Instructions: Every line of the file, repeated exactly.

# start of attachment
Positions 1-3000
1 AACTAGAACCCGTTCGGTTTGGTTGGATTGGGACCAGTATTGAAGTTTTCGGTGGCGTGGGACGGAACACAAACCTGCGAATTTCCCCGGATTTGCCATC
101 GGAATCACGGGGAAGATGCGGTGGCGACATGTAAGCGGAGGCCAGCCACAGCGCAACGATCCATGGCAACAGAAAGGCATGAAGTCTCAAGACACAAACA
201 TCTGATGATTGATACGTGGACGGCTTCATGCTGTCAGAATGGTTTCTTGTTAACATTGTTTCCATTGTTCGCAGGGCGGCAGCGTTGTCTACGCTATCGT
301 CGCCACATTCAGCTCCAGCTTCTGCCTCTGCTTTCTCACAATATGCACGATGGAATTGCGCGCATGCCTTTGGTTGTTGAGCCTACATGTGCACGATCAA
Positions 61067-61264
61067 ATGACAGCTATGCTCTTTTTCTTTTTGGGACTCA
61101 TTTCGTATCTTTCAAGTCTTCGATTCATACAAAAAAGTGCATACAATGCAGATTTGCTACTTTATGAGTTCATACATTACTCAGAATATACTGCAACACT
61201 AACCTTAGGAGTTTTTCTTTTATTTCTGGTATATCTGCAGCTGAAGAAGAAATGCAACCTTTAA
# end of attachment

Positions 1-3000
1 AACTAGAACCCGTTCGGTTTGGTTGGATTGGGACCAGTATTGAAGTTTTCGGTGGCGTGGGACGGAACACAAACCTGCGAATTTCCCCGGATTTGCCATC
101 GGAATCACGGGGAAGATGCGGTGGCGACATGTAAGCGGAGGCCAGCCACAGCGCAACGATCCATGGCAACAGAAAGGCATGAAGTCTCAAGACACAAACA
201 TCTGATGATTGATACGTGGACGGCTTCATGCTGTCAGAATGGTTTCTTGTTAACATTGTTTCCATTGTTCGCAGGGCGGCAGCGTTGTCTACGCTATCGT
301 CGCCACATTCAGCTCCAGCTTCTGCCTCTGCTTTCTCACAATATGCACGATGGAATTGCGCGCATGCCTTTGGTTGTTGAGCCTACATGTGCACGATCAA
Positions 61067-61264
61067 ATGACAGCTATGCTCTTTTTCTTTTTGGGACTCA
61101 TTTCGTATCTTTCAAGTCTTCGATTCATACAAAAAAGTGCATACAATGCAGATTTGCTACTTTATGAGTTCATACATTACTCAGAATATACTGCAACACT
61201 AACCTTAGGAGTTTTTCTTTTATTTCTGGTATATCTGCAGCTGAAGAAGAAATGCAACCTTTAA